While he was deep in thought, making occasional notes to himself, the door to the conference room opened. Ben Warner, another assistant district attorney, stuck his head in and asked, "You been watchin' the news, Roberts?"
"Haven't had time," Richie answered, going back to his notes. "Anythin' interestin' goin' on?"
"Oh, yeah," Warner said, in a tone which told Richie he wasn't necessarily going to find it interesting. Entering the room, Warner turned on the television in one corner and sat down opposite the table from Richie.
"--bodies pulled from the river this morning at 7:00 am," the pretty blond Channel Six newscaster was saying. "Gwen Bianchi was scheduled to testify against her ex-husband later this month."
Richie's face became a mask of calm, despite the fact that, inside, he was cursing in words even he'd never used in his life. "Well, that's it," he said, laying down his pencil. "Without her or Moretti, I won't have a chance in hell to convict Bianchi."
"How the hell did they get to her?' he asked Warner. "She was under protective custody."
"They're still tryin' to figure that out." Warner gave him a sympathetic look. "There's no way you can work around her?"
"Sure, I can work around her," Richie snorted. "But it'll be a waste of the taxpayers time and money! No damn way would I get a conviction!"
He stood up, pushed his chair in, and walked out the door. Down the hall in his office, he grabbed his coat and said to Jean, "I'm gonna be out the rest of the day."
Jean knew better than to sympathize right now, to ask if there was anything she could do. She knew there was nothing and that Richie Roberts would have to work himself out of this mood on his own. "Okay, Richie," she said quietly, watching him go.
Down in the parking garage, Richie slammed his fist as hard as he could against the cold metal of the elevator door. "Dammit!" he shouted. A couple of people who were probably witnesses here to be deposed gave him a startled look and skirted around him on their way to the same elevator.
Rather than get in his car, he walked. Didn't know how long he walked, but it was the only thing that would let him work off all this rage. All the damned work he'd put in on this case. All the hours, all the brainpower. Wasted.
Eventually, Richie ended up at his own apartment. Inside, he put on a pot of coffee, then changed into jeans and his favorite worn blue paisley shirt. Deciding against the coffee, he went out for more walking.
Ended up at his old precinct in the office of Captain Lou Toback. Lou had been his captain when he'd been a detective on the police force. His commanding officer in the narcotics task force. He was one of the few cops who had understood and approved of Richie's complete honesty on the job. And one of the very few cops with whom Richie had remained friends.
When Richie opened his door, Lou took one look at his face and said, "Whyn't we go grab some lunch and a beer?"
In a corner booth at the little neighborhood bar they were in, Richie told Lou everything that had happened with the Bianchi case, since the last time they'd talked.
He was almost finished with his second beer when Lou asked, "So, how's the rest of your life goin', Richie?"
"What rest 'a my life, Lou?" Richie emptied his bottle, motioned for the waitress to bring him another. When the waitress looked a question at him, Lou shook his head. One was his limit, especially in the middle of the day.
"You know." Lou's Jersey accent was even heavier than Richie's. He almost seemed to slur his words at times. "Life. How's Michael? How's Laurie? You got anybody new?" Lou asked that last question almost cheekily. He knew all about Richie's love life. It had been the stuff of urban legend back when they were both in the department.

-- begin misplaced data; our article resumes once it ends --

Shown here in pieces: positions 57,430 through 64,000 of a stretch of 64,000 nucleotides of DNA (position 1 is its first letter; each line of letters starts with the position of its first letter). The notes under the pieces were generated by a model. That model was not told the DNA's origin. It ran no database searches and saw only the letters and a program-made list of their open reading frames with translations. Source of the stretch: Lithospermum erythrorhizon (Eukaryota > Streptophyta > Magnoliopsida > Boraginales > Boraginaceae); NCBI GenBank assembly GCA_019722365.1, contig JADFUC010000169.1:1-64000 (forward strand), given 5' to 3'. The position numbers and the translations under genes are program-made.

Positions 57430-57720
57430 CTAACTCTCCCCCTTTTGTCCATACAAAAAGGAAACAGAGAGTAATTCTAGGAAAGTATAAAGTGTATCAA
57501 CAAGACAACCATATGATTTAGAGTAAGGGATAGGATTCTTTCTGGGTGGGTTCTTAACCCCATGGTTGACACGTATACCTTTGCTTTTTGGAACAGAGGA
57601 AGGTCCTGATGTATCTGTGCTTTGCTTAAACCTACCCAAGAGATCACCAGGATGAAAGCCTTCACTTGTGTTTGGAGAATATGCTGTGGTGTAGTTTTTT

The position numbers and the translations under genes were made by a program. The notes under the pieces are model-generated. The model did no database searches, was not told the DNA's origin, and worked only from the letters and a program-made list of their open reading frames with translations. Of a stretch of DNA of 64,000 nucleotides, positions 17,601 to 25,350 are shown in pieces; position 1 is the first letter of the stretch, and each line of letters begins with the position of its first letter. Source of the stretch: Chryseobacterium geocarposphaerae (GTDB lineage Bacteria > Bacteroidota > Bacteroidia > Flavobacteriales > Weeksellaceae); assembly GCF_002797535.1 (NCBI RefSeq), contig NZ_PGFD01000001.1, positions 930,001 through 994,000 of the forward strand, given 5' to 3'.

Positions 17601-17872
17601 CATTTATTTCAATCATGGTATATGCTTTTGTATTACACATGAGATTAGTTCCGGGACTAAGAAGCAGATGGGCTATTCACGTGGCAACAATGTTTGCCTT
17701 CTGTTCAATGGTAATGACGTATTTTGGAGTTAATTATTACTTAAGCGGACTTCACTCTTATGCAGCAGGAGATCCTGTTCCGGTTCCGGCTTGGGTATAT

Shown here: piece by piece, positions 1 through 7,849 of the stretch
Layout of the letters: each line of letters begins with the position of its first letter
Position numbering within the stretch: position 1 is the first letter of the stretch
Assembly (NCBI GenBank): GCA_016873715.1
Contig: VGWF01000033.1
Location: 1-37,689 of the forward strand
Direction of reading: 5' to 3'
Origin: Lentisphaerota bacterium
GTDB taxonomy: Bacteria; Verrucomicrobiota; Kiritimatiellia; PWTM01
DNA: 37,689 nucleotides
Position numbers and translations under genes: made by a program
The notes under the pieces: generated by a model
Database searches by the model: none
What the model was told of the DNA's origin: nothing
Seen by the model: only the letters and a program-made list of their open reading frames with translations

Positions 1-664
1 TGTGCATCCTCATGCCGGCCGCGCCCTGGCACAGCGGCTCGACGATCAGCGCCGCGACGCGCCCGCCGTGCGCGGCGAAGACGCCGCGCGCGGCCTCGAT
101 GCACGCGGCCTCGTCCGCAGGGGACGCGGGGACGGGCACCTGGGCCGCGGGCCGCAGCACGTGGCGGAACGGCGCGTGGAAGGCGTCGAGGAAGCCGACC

"Michael's doin' great." A ghost of a smile appeared on Richie's face as he talked about his son. "Been talkin' to him every week. Just spoke to him last night. He's thinkin' of tryin' out for the baseball team when his school starts back."
"And Laurie?" Lou asked.
"Laurie? She's okay, I guess. Michael didn't say anythin' was wrong with her when we talked. Why would you ask about Laurie?" Richie was actually puzzled. Lou knew all about what had happened with him and Laurie.
Dropping his eyes and swirling his beer bottle around, Lou said, "Oh, I dunno. I guess- I guess maybe 'cause Elaine and I always thought maybe you two might get back together." He grinned sardonically across the table at Richie. "You know. After you had grown up a little." Tipping his bottle at Richie, he took a long swig from it.
Richie gave him the most surprised look he'd ever seen. "Boy, you two sure do love fantasy stories don't ya'? Even Michael knows we'd never get back together!"
"Besides-" Richie downed half of the new bottle of beer as soon as the waitress placed it on the table. "Laurie's datin' some guy. Been goin' on for six months now. Looks serious."
"Really?" Lou was surprised to hear it. "How you feel 'bout that?"
"Don't go gettin' all analytical on me, Lou!" Richie's look was disgusted. "Laurie and me- We're over. Were over a long time before the divorce even. If she's got somebody new, that's great."
"How 'bout you?" Lou was grinning at him again. "Got anybody new?"
Jess flashed immediately into Richie's mind. He looked down at his beer. Lifted it to take another swig, and then put it down without drinking. Meeting Lou's eyes over their empty plates, he said, "Maybe."
Lou Toback was floored. He'd expected to hear something like "Not a chance in hell!" The fact that Richie would even venture a "maybe" meant he was actually thinking about it.
"Well, I'll be damned!" Lou's grin was even wider now. "Where'd you find the poor girl? She must be from outta town. Every woman around here knows you too well to think about datin' you, Roberts!"
Richie refused to tell him any more about Jess than that they were going to the ball game the next day. He didn't want Lou makin' a bigger deal out of it than it was. Nothin' like that was ever gonna work out for him anyway, he thought. No sense in acting like it was.
After lunch, with Lou making him promise to have drinks with him next week, Richie went back to his own place. On the way, he stopped back by the garage at the office and picked up his car. In his apartment the case, which he'd actually been able to take his mind off of for a little while, came back full force. Just as he usually did, Richie sat down with a beer to go over it in his mind again and again. Got more and more agitated as he did. Finally, he'd had enough.
Some female companionship was what he needed. With dark falling, Richie headed for a little place where'd he'd had more than his share of luck picking up women. Dammit, he was gonna forget all about work, Jess, and everything for a little while tonight!